President Mohammed Siad Barre, with his nation enmeshed in an escalating conflict with neighboring Ethiopia and struggling to care for the world's largest refugee population, today declared a state of emergency.
Siad Barre reconstituted the Supreme Revolutionary Council and took over all governmental powers, citing "the continuing invasion of the country by the Ethiopians and their allied forces" (the Soviet Union and Cuba) as the primary reason.
Although it was impossible to determine immediately what impact the move might have on the border war, an intensification of the fighting could cause difficulties for the Carter administration.
Washington recently signed a controversial agreement with the Texas-sized East African nation to provide $40 million worth of weapons in return for use of Somali military and port facilities by the American rapid deployment force.
Congressional critics of the agreement have warned that it could widen the Ethiopian-Somalia conflict into an East-West confrontation in the volatile Horn of Africa.
Ethiopia, with upwards of $2 billion worth of Soviet arms received in the last three years, has the military advantage. The United States would also be on the diplomatic defensive in such a situation since most African nations refuse to recognize Siad Barre's claim for self-determination for the ethnic Somali majority that is fighting in Ethiopia's Ogaden region.
Somalia maintains that it owns forces not involved in the fighting but rather those of the Western Somali Liberation Front and other guerrilla groups whose "just struggle" Mogadishu supports.
Serious doubts have been voiced about the Somali claim, however, and Congress has stipulated that the administration must provide "verified assurances" that no Somali regulars are in the Ogaden before any weapons deliveries begin.
Despite the state of emergency, the capital remained calm and no armed troops patrolled the streets or guarded government buildings.
Siad Barre made the announcement in a speech broadcast while an estimated 60,000 Somalis paraded through Mogadishu to commemorate the bloodless military coup that brought him to power Oct. 21, 1969.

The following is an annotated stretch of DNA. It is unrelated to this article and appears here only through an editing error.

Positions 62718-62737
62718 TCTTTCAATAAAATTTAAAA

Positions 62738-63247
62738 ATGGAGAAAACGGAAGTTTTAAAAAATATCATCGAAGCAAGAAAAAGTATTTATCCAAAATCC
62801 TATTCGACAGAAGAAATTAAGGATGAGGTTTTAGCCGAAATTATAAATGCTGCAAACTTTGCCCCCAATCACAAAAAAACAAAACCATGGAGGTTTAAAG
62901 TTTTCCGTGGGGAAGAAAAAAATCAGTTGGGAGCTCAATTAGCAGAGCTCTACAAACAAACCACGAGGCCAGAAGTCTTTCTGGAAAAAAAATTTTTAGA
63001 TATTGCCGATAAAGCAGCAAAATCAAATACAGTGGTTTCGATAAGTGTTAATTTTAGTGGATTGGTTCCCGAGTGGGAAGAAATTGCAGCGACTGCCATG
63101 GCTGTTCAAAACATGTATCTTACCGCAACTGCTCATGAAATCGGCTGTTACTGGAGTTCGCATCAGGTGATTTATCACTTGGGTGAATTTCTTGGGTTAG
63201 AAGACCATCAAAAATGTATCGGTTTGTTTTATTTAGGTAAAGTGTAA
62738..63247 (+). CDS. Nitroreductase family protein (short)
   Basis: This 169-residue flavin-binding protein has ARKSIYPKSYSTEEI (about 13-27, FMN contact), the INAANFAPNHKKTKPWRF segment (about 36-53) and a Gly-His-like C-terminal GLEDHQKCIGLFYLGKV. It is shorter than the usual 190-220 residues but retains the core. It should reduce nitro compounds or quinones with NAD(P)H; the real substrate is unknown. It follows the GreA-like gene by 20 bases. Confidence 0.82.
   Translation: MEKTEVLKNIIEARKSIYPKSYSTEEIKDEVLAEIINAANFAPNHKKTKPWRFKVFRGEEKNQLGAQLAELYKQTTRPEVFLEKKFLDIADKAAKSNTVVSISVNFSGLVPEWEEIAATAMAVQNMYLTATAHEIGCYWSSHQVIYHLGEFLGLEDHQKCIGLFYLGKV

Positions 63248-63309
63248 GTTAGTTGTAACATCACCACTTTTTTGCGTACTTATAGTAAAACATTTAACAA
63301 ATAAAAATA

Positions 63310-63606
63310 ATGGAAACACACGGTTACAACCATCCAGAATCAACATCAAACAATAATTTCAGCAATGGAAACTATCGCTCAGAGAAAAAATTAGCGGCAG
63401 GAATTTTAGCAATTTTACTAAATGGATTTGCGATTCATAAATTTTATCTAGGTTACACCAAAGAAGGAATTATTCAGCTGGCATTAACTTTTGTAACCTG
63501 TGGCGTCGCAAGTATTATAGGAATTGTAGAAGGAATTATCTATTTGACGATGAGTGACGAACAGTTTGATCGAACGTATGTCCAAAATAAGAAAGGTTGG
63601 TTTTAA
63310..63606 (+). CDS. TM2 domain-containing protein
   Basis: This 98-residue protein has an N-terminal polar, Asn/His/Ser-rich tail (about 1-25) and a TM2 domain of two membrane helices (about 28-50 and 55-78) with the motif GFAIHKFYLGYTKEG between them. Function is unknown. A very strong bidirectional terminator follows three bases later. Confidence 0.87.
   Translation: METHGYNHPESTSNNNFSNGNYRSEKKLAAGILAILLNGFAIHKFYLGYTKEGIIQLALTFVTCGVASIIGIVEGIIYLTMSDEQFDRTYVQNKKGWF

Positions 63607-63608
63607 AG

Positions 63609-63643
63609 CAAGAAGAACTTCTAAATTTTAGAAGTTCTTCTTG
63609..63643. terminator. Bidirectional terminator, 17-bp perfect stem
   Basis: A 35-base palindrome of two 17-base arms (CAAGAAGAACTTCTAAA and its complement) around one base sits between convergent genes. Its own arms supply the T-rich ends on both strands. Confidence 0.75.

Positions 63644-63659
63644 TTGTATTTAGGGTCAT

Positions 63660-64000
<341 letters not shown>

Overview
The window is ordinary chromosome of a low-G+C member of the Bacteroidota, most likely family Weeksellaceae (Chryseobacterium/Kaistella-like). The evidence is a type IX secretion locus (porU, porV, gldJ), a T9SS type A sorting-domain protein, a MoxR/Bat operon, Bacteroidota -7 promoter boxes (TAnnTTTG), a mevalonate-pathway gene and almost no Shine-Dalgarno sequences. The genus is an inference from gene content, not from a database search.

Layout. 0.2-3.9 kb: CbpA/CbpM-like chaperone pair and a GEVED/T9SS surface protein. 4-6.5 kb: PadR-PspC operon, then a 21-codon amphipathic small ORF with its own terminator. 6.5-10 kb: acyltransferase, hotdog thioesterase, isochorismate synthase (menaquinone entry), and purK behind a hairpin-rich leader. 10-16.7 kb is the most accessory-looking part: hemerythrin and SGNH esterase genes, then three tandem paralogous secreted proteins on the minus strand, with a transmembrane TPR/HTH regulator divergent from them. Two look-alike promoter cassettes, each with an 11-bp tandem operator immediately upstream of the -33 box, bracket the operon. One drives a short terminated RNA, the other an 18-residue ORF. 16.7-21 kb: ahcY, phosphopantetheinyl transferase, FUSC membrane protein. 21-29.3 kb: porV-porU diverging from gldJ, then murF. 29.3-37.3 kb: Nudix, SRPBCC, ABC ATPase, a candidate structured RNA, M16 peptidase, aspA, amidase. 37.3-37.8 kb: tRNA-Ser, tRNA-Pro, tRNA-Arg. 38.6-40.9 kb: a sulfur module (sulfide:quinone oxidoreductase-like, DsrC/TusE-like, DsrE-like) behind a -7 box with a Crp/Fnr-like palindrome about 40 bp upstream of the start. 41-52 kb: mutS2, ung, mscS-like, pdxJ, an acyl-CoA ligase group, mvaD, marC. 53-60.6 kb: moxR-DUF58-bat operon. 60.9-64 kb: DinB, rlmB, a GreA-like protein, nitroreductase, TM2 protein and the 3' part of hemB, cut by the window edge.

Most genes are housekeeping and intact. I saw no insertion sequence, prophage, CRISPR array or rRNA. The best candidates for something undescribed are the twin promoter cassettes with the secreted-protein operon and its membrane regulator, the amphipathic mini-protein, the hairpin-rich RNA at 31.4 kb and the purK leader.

People from all walks of life marched in uniforms and traditional costumes followed by the police and military, displaying tanks, armored personnel carriers, anti-aircraft guns, missiles and rockets.
After using a 25-member military council for the first seven years of his rule, Siad Barre has been slowly introducing democratic procedures since the establishment of the Somali Revolutionary Socialist Party in 1976. The council was disbanded, a new constitution was promulgated last year and a parliament was elected at the end of the year.
In the last year, however the war in the Ogaden has escalated and refugees, now numbering an estimated 850,000 have inundated the country. The refugees claim they were driven out by Ethiopian military attacks and land seizures. There have been reports here of cross-border incursions by Ethiopian troops.
Aside from the war and refugee situation, Siad Barre blamed the state of emergency on continuing "corruption, misuse of power, nepotism, tribalism, and inefficient bureaucracy."
There was some feeling that Siad Barre may use his new powers to move closer to the United States by crushing the remnants of procommunist elements from the early 1970s when Somalia was allied with the Soviet Union.